By Tarcisio Longobardi
In the past, the most common way to measure the “loudness” of an audio signal was to represent amplitude variations over a certain period of time through a VU meter, a peak meter or a waveform. These tools, however, don’t give us an accurate estimate of how humans will perceive loudness. As a result, it is possible for two audio sources with identical peak values to be perceived as having very different overall loudness.
For example, movie and television show audio usually has a relatively wide dynamic range — characters can go from a whisper to a shout — as opposed to commercials where the audio material is compressed. Consequently, commercials often sound much louder than content — despite both being within specified decibel peak levels. Audiences experience loudness jumps between programs and commercials, and those inconsistencies are the cause of much frustration and complaint.
To find a solution to this problem, a new kind of measurement that attempts to quantify our perception of loudness has been introduced.
The United Nations specialized agency for information and communication technologies (ITU) introduced LKFS (described on ITU-R BS.1770), which means “Loudness K-weighted relative to Full Scale.” It’s a scale for audio measurement where a K-weighted filter (a filter used to emphasize frequencies that humans are more sensitive to) is applied to audio material to obtain weighted measurements that try to estimate how loud a human listener will perceive a given piece of audio.
The European Broadcast Union (EBU) uses the term LUFS, which stands for “Loudness Units Full Scale.” Despite the different names, LFKS and LUFS are identical. Both terms describe the same phenomenon and, just like LKFS, one unit of LUFS is equal to one dB.
Since 2012 many European countries have adopted EBU R128, which is a set of rules that set maximum levels of audio signals during broadcast based on K-weighted loudness normalization. In 2012 the US Congress approved the Commercial Advertisement Loudness Mitigation (CALM) Act. The Act sets rules similar to EBU R128, requiring commercials to have the same average volume as the programs they accompany.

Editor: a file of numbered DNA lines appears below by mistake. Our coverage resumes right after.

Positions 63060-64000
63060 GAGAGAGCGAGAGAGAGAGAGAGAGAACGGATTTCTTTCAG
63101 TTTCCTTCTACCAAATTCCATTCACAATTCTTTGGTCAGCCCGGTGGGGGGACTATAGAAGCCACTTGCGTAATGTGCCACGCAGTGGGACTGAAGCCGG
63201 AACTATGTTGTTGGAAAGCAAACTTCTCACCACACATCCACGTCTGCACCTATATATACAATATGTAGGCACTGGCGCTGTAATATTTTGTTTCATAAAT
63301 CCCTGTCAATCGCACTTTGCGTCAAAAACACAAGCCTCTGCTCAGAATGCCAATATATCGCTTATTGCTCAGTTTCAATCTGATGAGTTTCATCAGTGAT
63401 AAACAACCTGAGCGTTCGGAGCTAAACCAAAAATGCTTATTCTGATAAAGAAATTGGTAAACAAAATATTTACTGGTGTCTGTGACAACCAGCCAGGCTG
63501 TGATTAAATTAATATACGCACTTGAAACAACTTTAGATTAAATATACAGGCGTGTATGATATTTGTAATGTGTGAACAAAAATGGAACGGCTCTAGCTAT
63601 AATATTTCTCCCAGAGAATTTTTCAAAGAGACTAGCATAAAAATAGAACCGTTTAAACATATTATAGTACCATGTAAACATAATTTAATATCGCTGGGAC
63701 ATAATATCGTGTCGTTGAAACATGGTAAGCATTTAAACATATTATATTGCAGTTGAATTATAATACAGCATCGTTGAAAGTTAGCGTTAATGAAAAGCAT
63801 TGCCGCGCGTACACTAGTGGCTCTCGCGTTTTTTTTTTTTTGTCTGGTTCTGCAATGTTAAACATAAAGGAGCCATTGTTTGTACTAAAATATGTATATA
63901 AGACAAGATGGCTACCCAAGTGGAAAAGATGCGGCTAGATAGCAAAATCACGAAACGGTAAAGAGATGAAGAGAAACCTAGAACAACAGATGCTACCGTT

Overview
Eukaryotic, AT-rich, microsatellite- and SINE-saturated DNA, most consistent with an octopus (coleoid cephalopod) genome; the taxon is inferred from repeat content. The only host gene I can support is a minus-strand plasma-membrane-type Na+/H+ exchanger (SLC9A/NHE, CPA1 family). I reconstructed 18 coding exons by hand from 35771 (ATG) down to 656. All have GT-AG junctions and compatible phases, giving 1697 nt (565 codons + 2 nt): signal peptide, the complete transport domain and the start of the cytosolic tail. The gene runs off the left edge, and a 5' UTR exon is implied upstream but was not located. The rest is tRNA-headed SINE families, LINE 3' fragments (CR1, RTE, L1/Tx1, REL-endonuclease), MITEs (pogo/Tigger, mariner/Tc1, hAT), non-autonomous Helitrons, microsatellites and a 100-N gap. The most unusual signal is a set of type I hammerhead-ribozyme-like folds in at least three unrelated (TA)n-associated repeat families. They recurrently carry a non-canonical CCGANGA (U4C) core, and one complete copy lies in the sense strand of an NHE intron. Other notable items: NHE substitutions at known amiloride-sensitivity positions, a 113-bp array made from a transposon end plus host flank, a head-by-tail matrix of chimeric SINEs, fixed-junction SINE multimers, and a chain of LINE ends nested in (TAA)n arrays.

RTW Continuous Loudness Control (CLC) assures full EBU R128 compliance in a streamlined way, allowing the user to adjust program material to a target loudness value, as well as to an adjustable TruePeak value, with or without correcting the original loudness range.
CLC Works either as a standalone application or as a plug-in inside a digital audio workstation. I have used the standalone AAX version in Pro Tools 11, and the VST3 version in Reaper 5.18 to test the software.
CLC has a very simple user interface. The display area is divided into sections: The “Metering” section is a fully compliant EBU meter. The left side shows the measured loudness numeric values of the input audio; the right side the values of the relative processed signal. In the “Processing” section, the values and their dynamical processing are displayed on graphs. The bar graphs in the middle display the values of the current increase or decrease of loudness and the current percentage reduction of the loudness range.
The circle in the middle shows whether or not the brick wall limiter is engaged and how much of the signal is limited. Finally, at the bottom there are a bypass button, a button for resetting the device and another for accessing the setup menus. The interface has a plain, straightforward look, which makes it easily readable. However, there’s a lot of unused space, which makes it unnecessarily big — taking up valuable screen real estate.